GLR September-October 2022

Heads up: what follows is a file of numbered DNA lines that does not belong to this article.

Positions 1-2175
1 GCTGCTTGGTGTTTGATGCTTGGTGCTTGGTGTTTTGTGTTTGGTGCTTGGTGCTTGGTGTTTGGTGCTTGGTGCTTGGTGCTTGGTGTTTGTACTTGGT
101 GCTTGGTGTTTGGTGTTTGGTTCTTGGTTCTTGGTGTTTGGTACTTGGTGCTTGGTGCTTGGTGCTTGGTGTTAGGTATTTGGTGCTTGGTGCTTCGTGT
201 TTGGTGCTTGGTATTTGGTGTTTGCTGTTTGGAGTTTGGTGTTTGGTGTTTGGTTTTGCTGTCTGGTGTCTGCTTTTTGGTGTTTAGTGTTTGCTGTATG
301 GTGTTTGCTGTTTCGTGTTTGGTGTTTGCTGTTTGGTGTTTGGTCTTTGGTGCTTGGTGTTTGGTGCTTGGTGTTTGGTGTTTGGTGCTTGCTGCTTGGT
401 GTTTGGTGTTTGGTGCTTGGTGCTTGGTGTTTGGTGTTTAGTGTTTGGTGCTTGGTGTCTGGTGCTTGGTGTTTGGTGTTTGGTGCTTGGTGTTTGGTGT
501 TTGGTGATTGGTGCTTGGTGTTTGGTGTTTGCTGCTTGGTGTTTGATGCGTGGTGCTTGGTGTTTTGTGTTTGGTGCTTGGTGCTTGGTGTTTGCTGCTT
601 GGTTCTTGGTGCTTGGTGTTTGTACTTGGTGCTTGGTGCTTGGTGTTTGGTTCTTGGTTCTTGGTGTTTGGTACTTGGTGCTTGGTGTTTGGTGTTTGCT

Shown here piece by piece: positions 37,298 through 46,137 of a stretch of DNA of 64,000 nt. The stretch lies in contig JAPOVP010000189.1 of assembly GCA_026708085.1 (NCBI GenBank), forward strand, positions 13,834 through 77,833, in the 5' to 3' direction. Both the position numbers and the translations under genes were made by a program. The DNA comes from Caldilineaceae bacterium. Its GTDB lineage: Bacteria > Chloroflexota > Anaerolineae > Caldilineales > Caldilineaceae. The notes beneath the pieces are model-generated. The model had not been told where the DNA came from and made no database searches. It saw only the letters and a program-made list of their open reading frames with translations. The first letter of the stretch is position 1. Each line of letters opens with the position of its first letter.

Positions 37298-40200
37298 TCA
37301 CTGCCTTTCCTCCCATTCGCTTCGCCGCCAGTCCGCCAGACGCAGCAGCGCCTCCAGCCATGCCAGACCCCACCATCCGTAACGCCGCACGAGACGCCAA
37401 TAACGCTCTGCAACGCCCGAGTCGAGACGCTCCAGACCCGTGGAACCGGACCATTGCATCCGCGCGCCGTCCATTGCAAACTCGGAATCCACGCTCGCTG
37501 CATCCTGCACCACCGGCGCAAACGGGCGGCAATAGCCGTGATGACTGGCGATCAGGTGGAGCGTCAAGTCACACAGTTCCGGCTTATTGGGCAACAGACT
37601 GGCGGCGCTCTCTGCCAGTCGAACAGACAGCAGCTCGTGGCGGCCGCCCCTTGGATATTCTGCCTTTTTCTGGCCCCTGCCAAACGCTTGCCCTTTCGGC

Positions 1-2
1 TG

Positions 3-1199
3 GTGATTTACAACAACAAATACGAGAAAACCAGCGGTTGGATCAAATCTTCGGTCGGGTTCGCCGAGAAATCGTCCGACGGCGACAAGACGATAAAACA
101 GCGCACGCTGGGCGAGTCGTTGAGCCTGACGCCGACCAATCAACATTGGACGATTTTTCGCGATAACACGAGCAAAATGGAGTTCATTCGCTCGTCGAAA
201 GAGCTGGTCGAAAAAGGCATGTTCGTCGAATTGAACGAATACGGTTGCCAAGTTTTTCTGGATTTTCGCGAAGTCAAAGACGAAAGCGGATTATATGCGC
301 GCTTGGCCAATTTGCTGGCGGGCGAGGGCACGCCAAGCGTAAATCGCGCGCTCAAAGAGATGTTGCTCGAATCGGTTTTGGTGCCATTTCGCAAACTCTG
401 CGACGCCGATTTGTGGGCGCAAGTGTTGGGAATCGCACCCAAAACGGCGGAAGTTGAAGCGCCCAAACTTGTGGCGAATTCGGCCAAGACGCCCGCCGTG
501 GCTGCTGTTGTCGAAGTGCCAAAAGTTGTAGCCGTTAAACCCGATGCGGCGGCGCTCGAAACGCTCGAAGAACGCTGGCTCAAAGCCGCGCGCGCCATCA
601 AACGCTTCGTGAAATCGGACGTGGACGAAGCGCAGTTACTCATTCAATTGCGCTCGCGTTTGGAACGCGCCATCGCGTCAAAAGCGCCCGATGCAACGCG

we should try calling it vertigo. You know ... the sensation that catches you sometimes in dreams, when you think that the glass in some high window is about to give way, and you can just imagine how your arms are going to flail and your hands turn to claws in the air. Well, in fact, you’re going to discover that you’re flying.” But Bartlett is doing even more. While reading the collec tion, I began to pick up links between the stories. The boy of the first story is an off-stage character in the second, now a medical student the narrator tries to pick up. The second and third sto ries take place in the same apartment, but a century apart. In the 1891 story, the narrator creates an alibi about visiting a friend in Hackney Downs. In the next story, the civil partnership cere mony happens in Hackney Town Hall, and the narrator won ders why anyone would call an apartment building in the area “Downs,” given that there is “nothing rural at all.” In addition, the landlady in 1891 is the great-grandmother of one of the les bians in 2004. Attending the celebration are Roger and Todd, “just about the longest-running couple there”; the last story has Roger mourning Todd’s death. Finally, as the first story has an adult narrator looking back on his fifteen-year-old self, the col lection ends with its narrator thinking about another fifteen year-old boy, pointing to the future, wondering “what this brave new world that we’re all supposedly living in actually feels like, for someone his age.” There are odder continuities. Every story but one contains a quick mention of “a front door [that] is painted black all over” or “regulation black front doors” or “cracked black paint on the nineteen-thirties-looking front door.” It’s appropriate for a book whose story titles are addresses. But the doors take on additional meanings, as a door to new experience, or to exorcising an old one, or to finally having a home. As the disco queen says: “Is that what having a front door feels like, these days?” The ex ception is the story about the priest and the immigration case, where a painting depicts a house with “a heavy, black-painted door-frame—but no actual front door.” “In other words, there is nothing to keep you out. ... And I had such a sudden sense of home, looking into that darkness. Of a place of safety, and of refuge.” There are other echoes. Three stories feature a bare mattress in an empty room, sites of sex or potential sex. Oddest of all, perhaps, most of the stories contain the sequence of words “left right-left.” They can describe directions: “and then we go left, and right, and left.” Or: “I turned left, and then right, and then cut down left to Mare Street.” It also describes the movement of the banner of St. Michael “swaying left, and right, and left again.” It’s like a hidden rhythm buried in the stories. Bartlett doesn’t underline any of these links or echoes, and no story de pends on noticing them. They are simply there to be discovered. But once you do notice them, they create a kind of secret his tory, a connectedness across time and across individual lives. As with the repeated narrative arc, Bartlett uses them to create a universality underlying the varieties of experience. Even without these patterns, the stories themselves are deeply rewarding. I’m generally allergic to stories of triumph and happiness, but each of these melted my resistance. For all my appreciation of Bartlett’s technical virtuosity, what I admire most of all is his ability to move me, sometimes to tears, by these extraordinary stories of ordinary lives. September–October 2022


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